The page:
Cons: Still relatively raw in terms of his post game and individual defensive ability. Needs to continue to improve as a shooter. Not a crazy athlete. Will have to get a little stronger. Relies too much on offensive boards for his points.
Final Verdict: Looney has all of the tools to become a solid NBA PF but is probably a year or two away from really being able to contribute. He’s unanimously considered a lottery talent though so it’s unlikely he goes back to UCLA. Looney doesn’t stand out on tape yet somehow produces every damn game.
#11. Bobby Portis, PF, Arkansas (So. 6′ 10″, 240)
Stats: 17.8 ppg, 56.3% FG, 8.7 rpg, 1.5 bpg
Pros: A “beast” for the lack of a better term. Tall, long and strong. Pretty skilled with the ball as well. Cannot be stopped when he gets momentum heading towards the hoop. Good mid-range shooter. Very good quickness; can step out to the perimeter at times on D. Great in transition.
Cons: Not an ELITE athlete. Post up game need a lot of work. Not much of a rim protector. Lack of vertical athleticism limits his upside a bit. Takes too many jumpers despite his ability to hit them.
Final Verdict: I don’t see any way Portis doesn’t become a solid NBA PF. He’s not a prototypical post-up scorer or insane athlete, but he’s a banger with a surprising amount of skill and a shot that will prove valuable in a modern league obsessed with floor-spacing. Probably good for 10 & 6 in the NBA right now.
#10. Kelly Oubre Jr., SG/SF, Kansas (Fr. 6′ 7″, 200)
Stats: 9.5 ppg, 45.3% FG, 36.5% 3pt, 5.1 rpg
Pros: Ideal height and length (7′ 2″ wingspan) for an NBA wing. VERY VERY good athlete. Has gotten a lot better defensively, with the potential to become elite there. Surprisingly good rebounder. Very good shooter who can create his own shot inside the arc. Has the physical tools of a dynamic NBA wing.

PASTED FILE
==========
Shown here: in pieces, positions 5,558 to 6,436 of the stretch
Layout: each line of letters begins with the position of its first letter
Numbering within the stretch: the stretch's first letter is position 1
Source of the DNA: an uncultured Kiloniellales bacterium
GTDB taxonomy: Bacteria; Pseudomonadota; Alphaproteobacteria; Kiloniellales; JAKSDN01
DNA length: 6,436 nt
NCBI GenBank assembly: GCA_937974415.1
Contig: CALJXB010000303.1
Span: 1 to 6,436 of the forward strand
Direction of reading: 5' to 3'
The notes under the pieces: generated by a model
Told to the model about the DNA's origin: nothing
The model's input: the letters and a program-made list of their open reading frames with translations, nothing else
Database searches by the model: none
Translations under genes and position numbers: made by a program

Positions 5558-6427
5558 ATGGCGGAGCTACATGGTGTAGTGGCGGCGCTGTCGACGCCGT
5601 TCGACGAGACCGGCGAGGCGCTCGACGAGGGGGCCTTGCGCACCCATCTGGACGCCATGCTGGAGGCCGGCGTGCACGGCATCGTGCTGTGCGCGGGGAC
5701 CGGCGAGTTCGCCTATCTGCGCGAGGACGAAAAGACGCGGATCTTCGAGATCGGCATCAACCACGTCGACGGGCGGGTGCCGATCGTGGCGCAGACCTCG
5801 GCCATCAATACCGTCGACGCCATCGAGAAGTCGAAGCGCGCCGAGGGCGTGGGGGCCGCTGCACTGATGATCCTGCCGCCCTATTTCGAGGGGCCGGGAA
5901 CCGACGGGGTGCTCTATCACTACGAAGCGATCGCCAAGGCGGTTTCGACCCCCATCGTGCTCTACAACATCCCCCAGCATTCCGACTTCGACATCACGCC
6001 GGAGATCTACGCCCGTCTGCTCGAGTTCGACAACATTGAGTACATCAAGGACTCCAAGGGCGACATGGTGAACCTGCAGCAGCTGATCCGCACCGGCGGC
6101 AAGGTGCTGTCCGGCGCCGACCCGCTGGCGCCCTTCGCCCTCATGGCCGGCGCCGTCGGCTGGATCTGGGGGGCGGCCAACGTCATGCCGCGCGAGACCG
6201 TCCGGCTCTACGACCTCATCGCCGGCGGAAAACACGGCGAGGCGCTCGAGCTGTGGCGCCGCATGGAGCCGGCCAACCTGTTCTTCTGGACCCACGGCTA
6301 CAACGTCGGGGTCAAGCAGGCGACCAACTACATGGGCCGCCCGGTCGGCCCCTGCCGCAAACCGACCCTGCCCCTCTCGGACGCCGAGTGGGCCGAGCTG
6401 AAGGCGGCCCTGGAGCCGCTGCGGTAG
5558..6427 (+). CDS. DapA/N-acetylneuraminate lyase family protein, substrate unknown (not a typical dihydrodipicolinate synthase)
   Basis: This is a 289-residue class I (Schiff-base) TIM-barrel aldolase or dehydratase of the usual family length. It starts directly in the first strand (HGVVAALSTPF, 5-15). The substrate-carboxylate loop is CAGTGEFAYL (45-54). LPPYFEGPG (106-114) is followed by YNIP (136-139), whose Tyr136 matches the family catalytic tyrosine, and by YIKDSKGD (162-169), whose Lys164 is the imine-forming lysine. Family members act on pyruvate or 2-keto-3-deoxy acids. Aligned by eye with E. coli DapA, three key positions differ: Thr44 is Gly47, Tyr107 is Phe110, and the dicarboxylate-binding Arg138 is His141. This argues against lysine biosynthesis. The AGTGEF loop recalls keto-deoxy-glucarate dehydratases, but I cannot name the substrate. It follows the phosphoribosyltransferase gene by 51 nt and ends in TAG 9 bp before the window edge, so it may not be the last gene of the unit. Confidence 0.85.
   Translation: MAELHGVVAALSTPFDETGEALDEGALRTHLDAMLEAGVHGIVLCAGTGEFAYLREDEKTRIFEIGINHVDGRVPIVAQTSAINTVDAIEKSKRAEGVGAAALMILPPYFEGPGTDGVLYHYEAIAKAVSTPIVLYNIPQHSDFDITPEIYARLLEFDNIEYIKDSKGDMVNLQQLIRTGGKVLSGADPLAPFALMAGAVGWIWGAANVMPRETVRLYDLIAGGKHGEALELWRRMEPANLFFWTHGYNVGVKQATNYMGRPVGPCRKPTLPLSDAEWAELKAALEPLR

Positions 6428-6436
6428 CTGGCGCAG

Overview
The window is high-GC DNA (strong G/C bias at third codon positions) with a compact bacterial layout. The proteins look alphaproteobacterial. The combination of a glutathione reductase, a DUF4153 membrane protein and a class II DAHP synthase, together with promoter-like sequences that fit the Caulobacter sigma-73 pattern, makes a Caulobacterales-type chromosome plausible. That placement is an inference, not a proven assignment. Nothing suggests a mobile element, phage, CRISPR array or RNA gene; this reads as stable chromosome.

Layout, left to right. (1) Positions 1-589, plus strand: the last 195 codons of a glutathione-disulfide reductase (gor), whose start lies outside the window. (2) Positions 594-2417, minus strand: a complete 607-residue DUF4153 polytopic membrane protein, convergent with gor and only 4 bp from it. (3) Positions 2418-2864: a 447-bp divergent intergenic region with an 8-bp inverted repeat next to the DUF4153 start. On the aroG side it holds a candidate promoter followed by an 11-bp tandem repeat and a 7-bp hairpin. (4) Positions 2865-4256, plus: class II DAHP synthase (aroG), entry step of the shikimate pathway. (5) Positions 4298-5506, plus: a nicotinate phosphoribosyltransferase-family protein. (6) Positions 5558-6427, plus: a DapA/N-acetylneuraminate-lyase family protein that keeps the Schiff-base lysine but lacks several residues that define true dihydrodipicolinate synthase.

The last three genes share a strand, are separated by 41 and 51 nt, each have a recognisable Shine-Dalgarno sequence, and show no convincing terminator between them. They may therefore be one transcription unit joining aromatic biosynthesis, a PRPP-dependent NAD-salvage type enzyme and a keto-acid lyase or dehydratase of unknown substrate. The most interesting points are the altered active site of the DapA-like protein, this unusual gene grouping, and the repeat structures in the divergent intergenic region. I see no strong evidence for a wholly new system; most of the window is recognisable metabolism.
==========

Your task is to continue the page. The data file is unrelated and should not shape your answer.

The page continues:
Cons: Started the year slow and is still a bit raw, it feels like he should be dominating but he’s not. Has to get stronger which should help his finishing ability. Seems to panic at times and rely on his floater rather than using his physical tools to get to the rim.
Final Verdict: Oubre looks a lot better now than he did early in the season. He has the tools to be a very good player at both ends of the floor in the NBA. There’s no way a wing with his talent falls out of the lottery and he’s a pretty safe bet for the top 10.
#9. Myles Turner, PF/C, Texas (Fr. 6′ 11″, 240)
Stats: 10.4 ppg, 46.0% FG, 6.4 rpg, 2.7 bpg
Pros: Big and long. Would be a physical specimen if playing the 4 spot, and more than big enough if playing the 5. Great catching ability and it’s hard to rip the ball out of his hands. Underrated skill set and faceup game. Good jump shot. Very good shot blocker.
Cons: Not very athletic or quick, which could possibly limit his ability to guard the 4. If he plays the 5, he could benefit from adding a few pounds. Numbers don’t look as good as you’d expect. Needs to get tougher, smaller players who have no business competing with him often knock him out of position. Doesn’t fight on the boards, relies on height.